Assessing Teaching Presence In Instructional Cmc
Upcoming SlideShare
Loading in...5
×
 

Assessing Teaching Presence In Instructional Cmc

on

  • 917 views

 

Statistics

Views

Total Views
917
Views on SlideShare
900
Embed Views
17

Actions

Likes
1
Downloads
4
Comments
0

3 Embeds 17

http://susansdeblog.blogspot.tw 9
http://susansdeblog.blogspot.com 7
http://www.slideshare.net 1

Accessibility

Categories

Upload Details

Uploaded via as Microsoft PowerPoint

Usage Rights

© All Rights Reserved

Report content

Flagged as inappropriate Flag as inappropriate
Flag as inappropriate

Select your reason for flagging this presentation as inappropriate.

Cancel
  • Full Name Full Name Comment goes here.
    Are you sure you want to
    Your message goes here
    Processing…
Post Comment
Edit your comment

Assessing Teaching Presence In Instructional Cmc Assessing Teaching Presence In Instructional Cmc Presentation Transcript

  • Assessing Teaching Presence in Instructional CMC Susan Lulee Jan., 2009
  • Introduction
    • A growing number of courses offered online and degrees offered through the Internet.
    • New online technologies have provided a broad spectrum of supportive features for online teaching.
    • How will learning outcomes be ensured and improved? How will effective communication be established through online discussion? How new knowledge and understandings construct through instructional scaffolding?
  • Research Questions
    • Have the measurement tools (categories & indicators) for assessing teaching presence developed by previous researches sufficient and appropriate?
    • Are there patterns of teaching presence existed, or not existed, in current practices?
  • Literature Review
    • Transactional distance , Michael Moore (1980)
    • Teaching Presence. Three areas in Community of Inquiry, Garrison, Anderson, & Archer (2000)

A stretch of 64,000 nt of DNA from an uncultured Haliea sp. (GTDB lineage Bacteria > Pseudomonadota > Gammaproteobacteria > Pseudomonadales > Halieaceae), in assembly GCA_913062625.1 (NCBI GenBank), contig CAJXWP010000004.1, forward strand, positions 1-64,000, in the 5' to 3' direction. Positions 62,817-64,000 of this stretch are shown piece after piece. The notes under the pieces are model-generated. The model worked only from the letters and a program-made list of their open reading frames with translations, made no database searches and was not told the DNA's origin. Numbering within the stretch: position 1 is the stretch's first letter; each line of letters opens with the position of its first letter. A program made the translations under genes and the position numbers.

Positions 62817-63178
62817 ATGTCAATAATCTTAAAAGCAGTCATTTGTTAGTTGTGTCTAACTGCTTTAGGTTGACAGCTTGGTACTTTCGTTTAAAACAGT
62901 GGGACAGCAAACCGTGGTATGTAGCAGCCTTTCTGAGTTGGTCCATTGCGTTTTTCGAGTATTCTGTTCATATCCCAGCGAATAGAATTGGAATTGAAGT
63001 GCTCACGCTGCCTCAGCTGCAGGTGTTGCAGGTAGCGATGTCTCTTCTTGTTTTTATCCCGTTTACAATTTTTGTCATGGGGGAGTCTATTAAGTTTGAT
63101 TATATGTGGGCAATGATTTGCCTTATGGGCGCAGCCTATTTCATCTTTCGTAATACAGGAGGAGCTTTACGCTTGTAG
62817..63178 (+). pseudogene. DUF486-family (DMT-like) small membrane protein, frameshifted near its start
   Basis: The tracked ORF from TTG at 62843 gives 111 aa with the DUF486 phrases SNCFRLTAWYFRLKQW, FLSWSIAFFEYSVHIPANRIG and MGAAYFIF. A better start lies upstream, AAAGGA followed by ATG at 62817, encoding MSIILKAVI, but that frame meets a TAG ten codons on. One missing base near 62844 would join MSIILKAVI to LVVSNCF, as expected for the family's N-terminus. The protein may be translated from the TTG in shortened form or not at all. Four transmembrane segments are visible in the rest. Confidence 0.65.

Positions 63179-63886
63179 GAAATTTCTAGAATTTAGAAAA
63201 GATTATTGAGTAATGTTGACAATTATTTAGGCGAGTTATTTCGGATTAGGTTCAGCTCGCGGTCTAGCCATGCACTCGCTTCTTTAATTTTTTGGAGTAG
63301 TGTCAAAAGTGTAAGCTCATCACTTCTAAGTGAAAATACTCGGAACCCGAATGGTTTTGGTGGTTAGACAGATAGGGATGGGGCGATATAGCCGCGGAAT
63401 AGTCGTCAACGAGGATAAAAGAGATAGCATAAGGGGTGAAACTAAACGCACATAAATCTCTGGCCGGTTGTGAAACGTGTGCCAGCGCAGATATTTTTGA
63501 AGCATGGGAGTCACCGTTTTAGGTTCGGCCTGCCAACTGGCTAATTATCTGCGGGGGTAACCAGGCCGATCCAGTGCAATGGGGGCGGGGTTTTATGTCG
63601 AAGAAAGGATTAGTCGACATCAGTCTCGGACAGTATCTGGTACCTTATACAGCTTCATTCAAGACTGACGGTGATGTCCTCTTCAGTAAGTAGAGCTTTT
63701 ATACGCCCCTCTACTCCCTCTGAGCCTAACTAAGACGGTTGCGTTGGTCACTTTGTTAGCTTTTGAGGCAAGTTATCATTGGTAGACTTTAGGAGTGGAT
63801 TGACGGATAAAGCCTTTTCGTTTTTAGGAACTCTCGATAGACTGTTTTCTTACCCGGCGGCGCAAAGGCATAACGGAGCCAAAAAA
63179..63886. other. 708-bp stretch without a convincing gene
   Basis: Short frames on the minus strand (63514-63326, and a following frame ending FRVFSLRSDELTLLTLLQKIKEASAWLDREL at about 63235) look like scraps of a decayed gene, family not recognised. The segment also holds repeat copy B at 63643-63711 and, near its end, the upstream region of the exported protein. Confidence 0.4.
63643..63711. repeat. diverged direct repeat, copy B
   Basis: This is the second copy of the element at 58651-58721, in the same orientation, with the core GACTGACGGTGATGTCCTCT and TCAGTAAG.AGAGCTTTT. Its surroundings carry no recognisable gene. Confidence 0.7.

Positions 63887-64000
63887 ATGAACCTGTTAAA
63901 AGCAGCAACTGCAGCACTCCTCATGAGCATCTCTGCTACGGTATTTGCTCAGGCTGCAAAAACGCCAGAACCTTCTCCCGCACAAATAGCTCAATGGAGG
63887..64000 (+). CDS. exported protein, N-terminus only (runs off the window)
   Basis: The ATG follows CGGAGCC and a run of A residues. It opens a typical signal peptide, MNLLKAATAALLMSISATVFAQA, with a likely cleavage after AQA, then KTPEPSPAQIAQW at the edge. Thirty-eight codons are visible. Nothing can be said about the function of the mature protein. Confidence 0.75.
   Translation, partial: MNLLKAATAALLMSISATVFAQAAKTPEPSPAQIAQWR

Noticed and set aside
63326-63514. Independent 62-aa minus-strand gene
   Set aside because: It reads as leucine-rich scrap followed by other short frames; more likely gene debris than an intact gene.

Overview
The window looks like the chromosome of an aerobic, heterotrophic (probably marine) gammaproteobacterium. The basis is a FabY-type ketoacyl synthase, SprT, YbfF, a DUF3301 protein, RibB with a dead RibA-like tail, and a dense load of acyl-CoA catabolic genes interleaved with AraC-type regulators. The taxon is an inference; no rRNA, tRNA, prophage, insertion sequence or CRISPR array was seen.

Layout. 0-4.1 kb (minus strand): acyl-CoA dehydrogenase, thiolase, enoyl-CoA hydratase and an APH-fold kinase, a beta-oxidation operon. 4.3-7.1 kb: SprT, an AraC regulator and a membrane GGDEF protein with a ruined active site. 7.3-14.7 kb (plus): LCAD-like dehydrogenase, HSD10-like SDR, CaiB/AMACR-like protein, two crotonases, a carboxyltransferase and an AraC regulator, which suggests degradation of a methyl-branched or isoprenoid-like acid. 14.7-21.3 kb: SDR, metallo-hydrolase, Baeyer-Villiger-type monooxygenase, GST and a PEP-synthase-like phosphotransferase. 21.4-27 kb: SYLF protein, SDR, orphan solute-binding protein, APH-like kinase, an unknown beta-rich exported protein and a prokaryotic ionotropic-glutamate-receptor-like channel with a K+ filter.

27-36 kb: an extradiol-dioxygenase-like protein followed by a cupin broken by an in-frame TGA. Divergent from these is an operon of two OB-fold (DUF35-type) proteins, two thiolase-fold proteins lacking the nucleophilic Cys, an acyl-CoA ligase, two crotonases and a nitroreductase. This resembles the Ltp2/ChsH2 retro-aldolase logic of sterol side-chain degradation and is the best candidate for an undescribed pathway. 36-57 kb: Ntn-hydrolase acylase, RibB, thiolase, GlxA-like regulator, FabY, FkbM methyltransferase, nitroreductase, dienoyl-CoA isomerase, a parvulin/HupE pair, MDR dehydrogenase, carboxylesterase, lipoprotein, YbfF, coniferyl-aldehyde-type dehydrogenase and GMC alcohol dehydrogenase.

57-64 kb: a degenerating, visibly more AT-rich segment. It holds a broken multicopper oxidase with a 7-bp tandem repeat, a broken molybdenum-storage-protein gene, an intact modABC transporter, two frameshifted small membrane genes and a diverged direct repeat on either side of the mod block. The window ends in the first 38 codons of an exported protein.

• Literature Review (cont’d.)
    • Content Analysis
      • Theoretical Framework
        • Henri’s five dimensions model (1992)
        • Gunwardena, Lowe and Anderson’s five-phase interaction analysis model (1998)
        • Biggs’ SOLO taxonomy (1999)
        • Garrison, Anderson, and Archer ‘s critical thinking and practical inquiry model (2000)
        • Sometimes, Flanders interaction analysis model (1967) for classroom observation
      • Indicators: Flander, Saba, Henri, Anderson
      • Unit of Analysis: sentence units, proposition units, paragraph units, thematic units; and message units
  • Methodology
    • Content analysis
      • tests that need to be performed
      • interpretation of those tests
    • Instruments
      • Revised tool developed by Anderson
    • Data collection
      • 273 instructors’ messages (out of 1735 posts) in 15 sessions of five online courses from 2 institutions
    • Data Analysis
      • Measures of central tendency
      • Frequency distributions
      • Cross tabulations
  • Analysis & Findings
    • Criteria for assessing teaching presence
      • Some modifications made to the tool developed by Anderson
    • Patterns of teaching presence
      • Initial session:
        • encourage, acknowledge, or reinforce student contributions;
        • create an open, warm, and trust climate for learning
      • Intermediate sessions:
        • clarify and diagnose students’ misconceptions
        • presenting content and questions
      • Ending session
        • acknowledging students contribution
        • assessment and explanatory feedback
  • Conclusions
    • Role of online instructor is transforming from instructor to facilitator.
    • Learning control is passing on to students as constructivism suggested; however, students are not ready to take the responsibility of learning
    • Future study:
      • What combination of teaching presence tends to spur larger amount of higher level thinking from student?
      • How to inspire student-student discussion?
      • How to assess cognitive skill level in order to measure learning results of a particular set of teaching presence?